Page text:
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Early modern Europe


Early modern Europe is the period of European history between the end of the Middle Ages and the beginning of the Industrial Revolution, roughly the late 15th century to the late 18th century. Historians variously mark the beginning of the early modern period with the invention of moveable type printing in the 1450s, the Fall of Constantinople in 1453, the end of the Wars of the Roses in 1487, the beginning of the High Renaissance in Italy in the 1490s, the end of the Reconquista and subsequent voyages of Christopher Columbus to the Americas in 1492, or the start of the Protestant Reformation in 1517. The precise dates of its end point also vary and are usually linked with either the start of the French Revolution in 1789 or with the more vaguely defined beginning of the Industrial Revolution in late 18th century Britain.

Some of the more notable trends and events of the early modern period included the Reformation and the religious conflicts it provoked (including the French Wars of Religion and the Thirty Years' War), the rise of capitalism and modern nation states, and European colonization of the Americas.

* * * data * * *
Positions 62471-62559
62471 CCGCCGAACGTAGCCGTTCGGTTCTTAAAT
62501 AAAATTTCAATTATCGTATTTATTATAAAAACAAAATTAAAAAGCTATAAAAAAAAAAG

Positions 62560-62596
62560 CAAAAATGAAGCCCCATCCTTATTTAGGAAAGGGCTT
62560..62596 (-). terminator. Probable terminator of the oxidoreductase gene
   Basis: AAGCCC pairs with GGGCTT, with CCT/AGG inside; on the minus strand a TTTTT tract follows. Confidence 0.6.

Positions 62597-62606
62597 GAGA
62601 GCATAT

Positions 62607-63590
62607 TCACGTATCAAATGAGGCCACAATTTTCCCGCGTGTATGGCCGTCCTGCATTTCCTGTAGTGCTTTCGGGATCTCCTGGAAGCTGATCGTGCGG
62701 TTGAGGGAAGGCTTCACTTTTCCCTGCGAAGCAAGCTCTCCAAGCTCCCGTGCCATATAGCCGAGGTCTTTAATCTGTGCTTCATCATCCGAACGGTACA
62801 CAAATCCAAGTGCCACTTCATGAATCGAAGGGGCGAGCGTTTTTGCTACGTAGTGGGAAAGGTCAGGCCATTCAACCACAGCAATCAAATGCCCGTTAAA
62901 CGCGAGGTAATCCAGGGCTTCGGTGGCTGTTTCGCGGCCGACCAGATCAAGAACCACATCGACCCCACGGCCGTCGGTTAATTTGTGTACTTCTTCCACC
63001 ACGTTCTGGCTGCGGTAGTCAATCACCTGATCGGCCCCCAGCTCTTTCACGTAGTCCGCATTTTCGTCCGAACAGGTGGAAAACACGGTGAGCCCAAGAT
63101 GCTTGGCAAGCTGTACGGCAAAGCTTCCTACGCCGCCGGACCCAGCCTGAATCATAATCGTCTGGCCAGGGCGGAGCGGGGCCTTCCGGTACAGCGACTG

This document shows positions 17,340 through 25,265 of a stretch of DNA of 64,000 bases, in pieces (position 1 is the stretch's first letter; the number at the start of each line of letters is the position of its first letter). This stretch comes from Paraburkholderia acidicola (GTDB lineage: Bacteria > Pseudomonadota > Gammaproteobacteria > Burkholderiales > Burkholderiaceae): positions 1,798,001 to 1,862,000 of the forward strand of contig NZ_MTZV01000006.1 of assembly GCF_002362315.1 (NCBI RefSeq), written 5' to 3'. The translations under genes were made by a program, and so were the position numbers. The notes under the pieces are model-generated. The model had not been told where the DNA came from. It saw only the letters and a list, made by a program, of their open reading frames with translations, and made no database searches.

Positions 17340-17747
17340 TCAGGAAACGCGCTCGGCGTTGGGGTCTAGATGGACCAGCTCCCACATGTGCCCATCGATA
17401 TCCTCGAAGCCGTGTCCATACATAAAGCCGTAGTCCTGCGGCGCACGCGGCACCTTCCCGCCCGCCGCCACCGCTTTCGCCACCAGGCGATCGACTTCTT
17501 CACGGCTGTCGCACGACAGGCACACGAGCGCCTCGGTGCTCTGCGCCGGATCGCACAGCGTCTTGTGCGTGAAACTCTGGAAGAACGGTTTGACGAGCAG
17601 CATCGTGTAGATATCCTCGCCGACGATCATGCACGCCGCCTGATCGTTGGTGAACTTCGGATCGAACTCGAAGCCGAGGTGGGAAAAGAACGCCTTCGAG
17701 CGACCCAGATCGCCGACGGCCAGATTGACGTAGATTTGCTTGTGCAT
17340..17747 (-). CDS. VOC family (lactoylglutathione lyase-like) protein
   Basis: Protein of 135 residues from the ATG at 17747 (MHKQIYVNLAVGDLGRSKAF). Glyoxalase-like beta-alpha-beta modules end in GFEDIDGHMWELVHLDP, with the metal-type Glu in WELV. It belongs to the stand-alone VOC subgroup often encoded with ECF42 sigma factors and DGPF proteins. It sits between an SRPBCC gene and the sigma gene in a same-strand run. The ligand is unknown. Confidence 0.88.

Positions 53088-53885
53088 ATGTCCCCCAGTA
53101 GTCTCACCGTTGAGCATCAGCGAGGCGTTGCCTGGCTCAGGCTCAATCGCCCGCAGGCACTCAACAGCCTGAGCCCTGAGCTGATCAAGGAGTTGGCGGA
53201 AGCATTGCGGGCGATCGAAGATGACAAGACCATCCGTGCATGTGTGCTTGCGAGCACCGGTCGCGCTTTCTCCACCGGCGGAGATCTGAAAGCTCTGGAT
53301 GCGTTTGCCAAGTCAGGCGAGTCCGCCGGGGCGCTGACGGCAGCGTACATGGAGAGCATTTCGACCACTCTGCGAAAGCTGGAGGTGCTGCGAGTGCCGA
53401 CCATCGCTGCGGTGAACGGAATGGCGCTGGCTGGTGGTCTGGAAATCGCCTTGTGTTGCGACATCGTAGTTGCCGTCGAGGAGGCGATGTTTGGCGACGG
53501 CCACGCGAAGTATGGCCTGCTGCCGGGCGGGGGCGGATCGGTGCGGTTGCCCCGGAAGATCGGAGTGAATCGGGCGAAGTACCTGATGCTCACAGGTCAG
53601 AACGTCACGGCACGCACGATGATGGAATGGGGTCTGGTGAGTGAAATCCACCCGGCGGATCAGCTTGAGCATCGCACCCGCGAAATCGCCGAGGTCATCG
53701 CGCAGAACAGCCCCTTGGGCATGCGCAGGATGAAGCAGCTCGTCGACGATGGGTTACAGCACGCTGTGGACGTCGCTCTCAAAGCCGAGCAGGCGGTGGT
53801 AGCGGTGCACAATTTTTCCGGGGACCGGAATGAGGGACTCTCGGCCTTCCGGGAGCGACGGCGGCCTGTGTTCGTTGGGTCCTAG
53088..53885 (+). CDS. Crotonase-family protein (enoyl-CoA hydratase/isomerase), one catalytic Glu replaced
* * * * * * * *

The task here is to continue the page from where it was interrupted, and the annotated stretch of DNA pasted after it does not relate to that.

The early modern period was characterized by profound changes in many realms of human endeavor. Among the most important include the development of science as a formalized practice, increasingly rapid technological progress, and the establishment of secularized civic politics, law courts and the nation state. Capitalist economies began to develop in a nascent form, first in the northern Italian republics such as Genoa and Venice and in the cities of the Low Countries, later in France, Germany and England. The early modern period also saw the rise and dominance of the economic theory of mercantilism. As such, the early modern period is often associated with the decline and eventual disappearance (at least in Europe) of feudalism and serfdom. The Protestant Reformation greatly altered the religious balance of Christendom, creating a formidable new opposition to the dominance of the Catholic Church, especially in Northern Europe. The early modern period also witnessed the circumnavigation of the earth and the establishment of regular European contact with the Americas, India, China, Japan and Southeast Asia. The ensuing rise of global systems of international economic, cultural and intellectual exchange played an important role in the development of capitalism and represents the earliest phase of globalization.


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